She met you in high school. She was fifteen and owned a Mariah Carey album. Love was summer nights and brown eyes. She grabbed your hand and never looked back. She had a plan. Go to school, get married, have babies. She did everything right. You were what was wrong.
She is the pillar of elegance and grace. She made your dinners, ironed your clothes, and carried your baby, all while bringing in more zeros on her paycheck than you ever had on yours, but who’s counting? She’ll take the high road here. She’s going to refrain from commenting on your mother’s delusional Facebook posts that somehow confuse the words “con-artist” with “gentleman”. The portrait mommy concocts of you is so vacant of truth I’m drafting an email to Catfish. Nev Schulman, when you get a minute, can you look into this one?
My strong, beautiful, brilliant friend will tell people that sometimes, “things just don’t work out”. Because those words are less embarrassing. She’ll tell your son what a great dad you are and try not to gag on the lump in her throat. She will smile when she sees your sister. She’d wave, but her hands go numb. She will pretend that this is her new beginning but every day feels like a funeral.
She misses your socks on the floor. Don’t get me wrong, she’d never take you back. You’ve destroyed her ability to hear a man say more than two words without scanning them for deceit. Now even the truth seems like a lie. She can’t go to church without imagining whispers and yet, she misses seeing your socks. I’d set fire to them with your feet still inside, but hey. That’s just me.
She vomited on Christmas morning. She put presents under a tree, smiled and tried her best to make it feel like a holiday, but your missing stocking made her nauseous. She sent you a text that said Merry Christmas. She put her heart on your coat rack and you forgot which one was hers. She may forgive you but I won’t.
I will sit on the phone with her for hours listening to the same stories on repeat. I am the one who took her calls when you didn’t. I am the one with the task of taking the broken porcelain doll and pressing back the pieces. I’ll watch her blame God, and then herself. I’ll be the one that reminds her of how smart she is. Because here is what happens when a stunning woman, with a college degree and a heart of gold gets cheated on: she rips herself apart. She combs through her body, her personality, and her decisions with a fine tooth comb. She spins “what ifs” like a hamster wheel and in the end she is always tired and hasn’t gotten anywhere. She cries in the shower because even though she is the strongest person I know, she feels weak for missing socks.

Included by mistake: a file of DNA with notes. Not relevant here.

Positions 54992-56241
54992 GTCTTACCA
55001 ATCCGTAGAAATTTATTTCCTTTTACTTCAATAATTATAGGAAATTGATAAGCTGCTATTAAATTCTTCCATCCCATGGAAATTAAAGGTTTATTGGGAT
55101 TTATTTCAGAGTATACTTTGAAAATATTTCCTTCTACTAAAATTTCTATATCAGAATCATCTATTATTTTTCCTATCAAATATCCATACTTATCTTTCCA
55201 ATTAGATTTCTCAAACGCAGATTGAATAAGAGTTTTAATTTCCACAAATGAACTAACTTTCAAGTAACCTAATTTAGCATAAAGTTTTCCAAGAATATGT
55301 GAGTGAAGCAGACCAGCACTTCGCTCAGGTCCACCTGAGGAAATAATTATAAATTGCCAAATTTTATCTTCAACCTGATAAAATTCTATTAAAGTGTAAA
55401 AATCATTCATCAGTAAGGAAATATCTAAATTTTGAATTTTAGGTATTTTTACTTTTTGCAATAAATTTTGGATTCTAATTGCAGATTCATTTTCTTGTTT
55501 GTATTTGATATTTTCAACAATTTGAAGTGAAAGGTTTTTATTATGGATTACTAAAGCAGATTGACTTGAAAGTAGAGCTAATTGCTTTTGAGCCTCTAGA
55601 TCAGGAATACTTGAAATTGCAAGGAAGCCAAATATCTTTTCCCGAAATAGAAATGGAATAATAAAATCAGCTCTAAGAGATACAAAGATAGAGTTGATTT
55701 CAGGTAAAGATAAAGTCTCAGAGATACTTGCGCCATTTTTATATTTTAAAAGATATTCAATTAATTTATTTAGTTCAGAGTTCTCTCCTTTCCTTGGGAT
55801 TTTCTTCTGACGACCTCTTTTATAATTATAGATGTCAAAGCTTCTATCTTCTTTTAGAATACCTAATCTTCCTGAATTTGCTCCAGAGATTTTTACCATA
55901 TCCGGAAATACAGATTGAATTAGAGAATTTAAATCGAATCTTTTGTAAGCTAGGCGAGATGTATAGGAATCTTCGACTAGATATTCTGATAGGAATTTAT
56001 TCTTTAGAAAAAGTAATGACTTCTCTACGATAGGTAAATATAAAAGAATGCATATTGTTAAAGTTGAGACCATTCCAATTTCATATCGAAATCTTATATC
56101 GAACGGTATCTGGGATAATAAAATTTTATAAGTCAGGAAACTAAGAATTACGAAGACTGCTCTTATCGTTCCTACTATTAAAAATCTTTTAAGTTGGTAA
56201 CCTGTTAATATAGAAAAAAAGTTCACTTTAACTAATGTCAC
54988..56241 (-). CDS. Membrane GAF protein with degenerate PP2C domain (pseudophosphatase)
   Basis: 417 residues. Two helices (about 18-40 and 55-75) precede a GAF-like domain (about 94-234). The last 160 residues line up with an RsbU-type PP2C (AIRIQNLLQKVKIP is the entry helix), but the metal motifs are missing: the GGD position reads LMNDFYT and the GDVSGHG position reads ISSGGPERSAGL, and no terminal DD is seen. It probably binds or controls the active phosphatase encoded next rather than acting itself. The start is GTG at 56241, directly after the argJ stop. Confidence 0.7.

She may forgive you because she has to. She sees your face every night that she tucks your son into his bed. Hating you would drive too great a wedge and right now she is just trying to keep her heart beating. She doesn’t have the room to harbor both depression and toxicity, so for now she walks the ladder.
I hope you miss her. I hope one day you wake up and realize that the best years of your life are now behind you. I hope that one night while you toss and turn on the mattress in your parent’s basement, you have dreams of going home. I hope you send her flowers and cards. I hope you get on your knees and cry in her doorway grasping desperately at her hands while she gently pulls them away. I hope you bang your head against the wall. I hope her last memories of your relationship are of you choking on a mouthful of “I’m sorry.” I want that to be the image that gets burned into her brain because right now she imagines you tangled up with someone else. It’s like a cheap porn and she feels dirty for watching.
I hope you look for her in every woman you meet, but never find her. I hope you grow miserable and bald, and one day a photo of her and her rich hot boyfriend pops up on your mother’s newsfeed. I’ll be sure to tag you in the comments.
She is one of my best friends, and lucky for you, her character and tact is rubbing off on me. So, as I try to dig deep, I will also hope that many, many, years from now, you find redemption, and move on. I love your son. So for his sake, I will hope that after the smoke clears, and the clouds part you find happiness again.
But not until she does.
Heather Thompson Day is a Lecturer, and author of 5 Christian books including Life After Eden, available now.
You can follow Heather on IG at HeatherThompsonDay
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